July 11 (UPI) — The commander of the U.S. 8th Army in South Korea defended the deployment of the U.S. THAAD battery on the Korean peninsula.
Lt. Gen. Thomas Vandal told reporters at Camp Humphreys in Pyeongtaek, South Korea, THAAD is needed in central South Korea for strategic reasons, local news service EDaily reported.
The field army, which completed its move from its former base in Yongsan, Seoul, to Pyeongtaek, Gyeonggi Province, on Tuesday, is “ready to fight tonight,” Vandal said at the press conference, according to Stars and Stripes.
THAAD complements the presence of 28,000 U.S. troops and 625,000 active South Korean armed forces personnel, Vandal said, because the Kim Jong Un regime is developing not only ballistic missiles but also weapons of mass destruction, such as nuclear, chemical and biological weapons.
THAAD launchers are operational and were deployed in Seongju, at a civilian site rather than a pre-existing military base, because it is the “best” means to defend the country, according to Vandal.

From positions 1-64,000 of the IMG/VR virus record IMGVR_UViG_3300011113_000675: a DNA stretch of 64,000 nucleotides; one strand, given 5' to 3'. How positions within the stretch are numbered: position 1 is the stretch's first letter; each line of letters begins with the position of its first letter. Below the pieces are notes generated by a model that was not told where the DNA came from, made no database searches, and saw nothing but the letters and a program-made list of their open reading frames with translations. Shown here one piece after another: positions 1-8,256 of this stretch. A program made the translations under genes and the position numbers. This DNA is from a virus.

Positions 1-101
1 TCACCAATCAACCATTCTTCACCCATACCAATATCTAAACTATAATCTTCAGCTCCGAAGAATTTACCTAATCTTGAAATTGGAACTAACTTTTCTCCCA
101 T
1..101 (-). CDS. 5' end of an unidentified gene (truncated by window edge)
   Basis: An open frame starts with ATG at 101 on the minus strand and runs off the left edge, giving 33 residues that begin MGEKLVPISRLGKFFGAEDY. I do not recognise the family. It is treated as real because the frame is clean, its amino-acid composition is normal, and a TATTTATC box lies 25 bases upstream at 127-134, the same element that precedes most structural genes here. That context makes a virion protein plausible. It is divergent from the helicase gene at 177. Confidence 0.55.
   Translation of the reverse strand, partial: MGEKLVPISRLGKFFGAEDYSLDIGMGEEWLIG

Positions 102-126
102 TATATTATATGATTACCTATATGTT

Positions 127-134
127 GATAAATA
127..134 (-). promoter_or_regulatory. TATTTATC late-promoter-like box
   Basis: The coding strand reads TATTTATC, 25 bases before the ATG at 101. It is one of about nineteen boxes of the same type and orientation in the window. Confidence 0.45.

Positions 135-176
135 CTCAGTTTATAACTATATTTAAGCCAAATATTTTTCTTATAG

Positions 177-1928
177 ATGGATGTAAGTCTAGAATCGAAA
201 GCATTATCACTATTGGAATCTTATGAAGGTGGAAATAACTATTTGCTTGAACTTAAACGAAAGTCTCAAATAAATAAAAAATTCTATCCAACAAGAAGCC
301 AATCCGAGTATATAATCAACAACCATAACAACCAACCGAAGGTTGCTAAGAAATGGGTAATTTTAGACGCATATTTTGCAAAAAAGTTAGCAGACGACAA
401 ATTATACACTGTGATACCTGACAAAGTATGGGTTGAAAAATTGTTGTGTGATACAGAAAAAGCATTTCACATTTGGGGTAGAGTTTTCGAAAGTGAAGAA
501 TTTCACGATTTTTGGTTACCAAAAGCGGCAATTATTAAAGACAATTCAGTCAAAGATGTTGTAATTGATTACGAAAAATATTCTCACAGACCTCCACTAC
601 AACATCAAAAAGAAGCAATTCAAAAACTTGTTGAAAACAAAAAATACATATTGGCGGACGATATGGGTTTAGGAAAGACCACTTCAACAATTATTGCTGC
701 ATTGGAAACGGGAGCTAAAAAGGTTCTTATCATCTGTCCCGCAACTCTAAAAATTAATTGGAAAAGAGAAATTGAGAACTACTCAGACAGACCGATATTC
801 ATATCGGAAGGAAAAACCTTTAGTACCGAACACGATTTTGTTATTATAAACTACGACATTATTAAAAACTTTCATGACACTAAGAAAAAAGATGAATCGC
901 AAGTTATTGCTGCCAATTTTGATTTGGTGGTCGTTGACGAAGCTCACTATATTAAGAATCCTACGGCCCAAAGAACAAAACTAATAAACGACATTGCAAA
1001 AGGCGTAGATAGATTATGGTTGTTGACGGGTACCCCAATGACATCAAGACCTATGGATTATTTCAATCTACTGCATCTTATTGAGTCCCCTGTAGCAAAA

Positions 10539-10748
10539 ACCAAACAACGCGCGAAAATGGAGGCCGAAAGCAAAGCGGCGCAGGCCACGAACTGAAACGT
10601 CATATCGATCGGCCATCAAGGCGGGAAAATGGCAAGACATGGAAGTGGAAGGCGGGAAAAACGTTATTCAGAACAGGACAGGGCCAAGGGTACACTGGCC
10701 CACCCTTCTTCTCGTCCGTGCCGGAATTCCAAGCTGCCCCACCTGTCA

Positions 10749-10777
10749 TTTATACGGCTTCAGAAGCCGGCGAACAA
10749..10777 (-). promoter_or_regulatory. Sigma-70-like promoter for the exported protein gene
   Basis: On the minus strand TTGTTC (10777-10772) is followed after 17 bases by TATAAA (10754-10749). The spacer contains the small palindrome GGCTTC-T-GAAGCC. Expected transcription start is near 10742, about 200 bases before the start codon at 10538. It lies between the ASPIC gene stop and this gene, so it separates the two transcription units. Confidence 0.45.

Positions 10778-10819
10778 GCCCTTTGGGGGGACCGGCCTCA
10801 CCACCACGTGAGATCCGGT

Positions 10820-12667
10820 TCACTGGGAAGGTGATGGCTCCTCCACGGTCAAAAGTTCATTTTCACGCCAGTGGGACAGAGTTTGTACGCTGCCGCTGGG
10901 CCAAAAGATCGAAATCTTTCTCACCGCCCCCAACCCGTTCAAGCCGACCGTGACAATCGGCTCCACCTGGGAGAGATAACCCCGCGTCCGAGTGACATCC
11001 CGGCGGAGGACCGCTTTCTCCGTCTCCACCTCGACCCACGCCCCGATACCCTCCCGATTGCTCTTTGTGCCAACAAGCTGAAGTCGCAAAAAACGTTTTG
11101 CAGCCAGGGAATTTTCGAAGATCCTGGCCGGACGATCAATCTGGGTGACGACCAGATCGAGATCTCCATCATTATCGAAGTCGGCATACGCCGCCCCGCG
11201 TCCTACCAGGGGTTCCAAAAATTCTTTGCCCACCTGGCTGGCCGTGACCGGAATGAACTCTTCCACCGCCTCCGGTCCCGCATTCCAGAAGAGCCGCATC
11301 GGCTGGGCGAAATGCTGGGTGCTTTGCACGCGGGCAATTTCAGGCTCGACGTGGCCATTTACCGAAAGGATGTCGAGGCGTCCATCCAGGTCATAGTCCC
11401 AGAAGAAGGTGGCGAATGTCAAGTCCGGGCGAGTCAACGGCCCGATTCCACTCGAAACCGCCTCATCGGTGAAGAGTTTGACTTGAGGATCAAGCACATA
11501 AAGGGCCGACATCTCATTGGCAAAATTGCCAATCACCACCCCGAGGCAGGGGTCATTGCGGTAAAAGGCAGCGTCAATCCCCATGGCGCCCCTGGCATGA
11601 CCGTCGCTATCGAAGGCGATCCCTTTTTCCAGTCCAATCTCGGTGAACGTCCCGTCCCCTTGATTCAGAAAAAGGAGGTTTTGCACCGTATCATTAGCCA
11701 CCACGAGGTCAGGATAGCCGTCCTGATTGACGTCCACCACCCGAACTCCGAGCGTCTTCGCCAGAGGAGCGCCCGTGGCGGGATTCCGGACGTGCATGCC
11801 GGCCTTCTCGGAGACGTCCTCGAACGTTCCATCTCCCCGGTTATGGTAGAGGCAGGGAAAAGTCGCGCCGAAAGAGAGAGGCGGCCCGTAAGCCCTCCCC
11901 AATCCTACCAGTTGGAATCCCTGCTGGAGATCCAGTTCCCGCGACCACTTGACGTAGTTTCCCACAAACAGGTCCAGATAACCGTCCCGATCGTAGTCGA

The THAAD battery defends 10 million people, the U.S. military commander added.
THAAD also intercepts ballistic missiles launched from North Korea that could possibly target U.S. military bases in Japan or Guam.
Plans for the relocation of the U.S. army have been underway for more than a decade.
The expansion of Camp Humphreys cost $10.7 billion. South Korea provided most of the funding and labor for the project, according to Stars and Stripes.
“I will reassure you and the citizens of the Republic of Korea that this alliance is ready to fight tonight, that we will deter provocations from North Korea and if necessary we will defend the Republic of Korea,” Vandal said.
Seoul, one of the most densely populated cities in the world, is working on plans to turn the former Yongsan military base into a public park, according to EDaily.
The 600 acres of newly vacant land should be built into an “ecological natural park like New York’s Central Park,” President Moon Jae-in has said.
Some U.S. forces will remain in Yongsan, including the U.S. Forces Korea commander.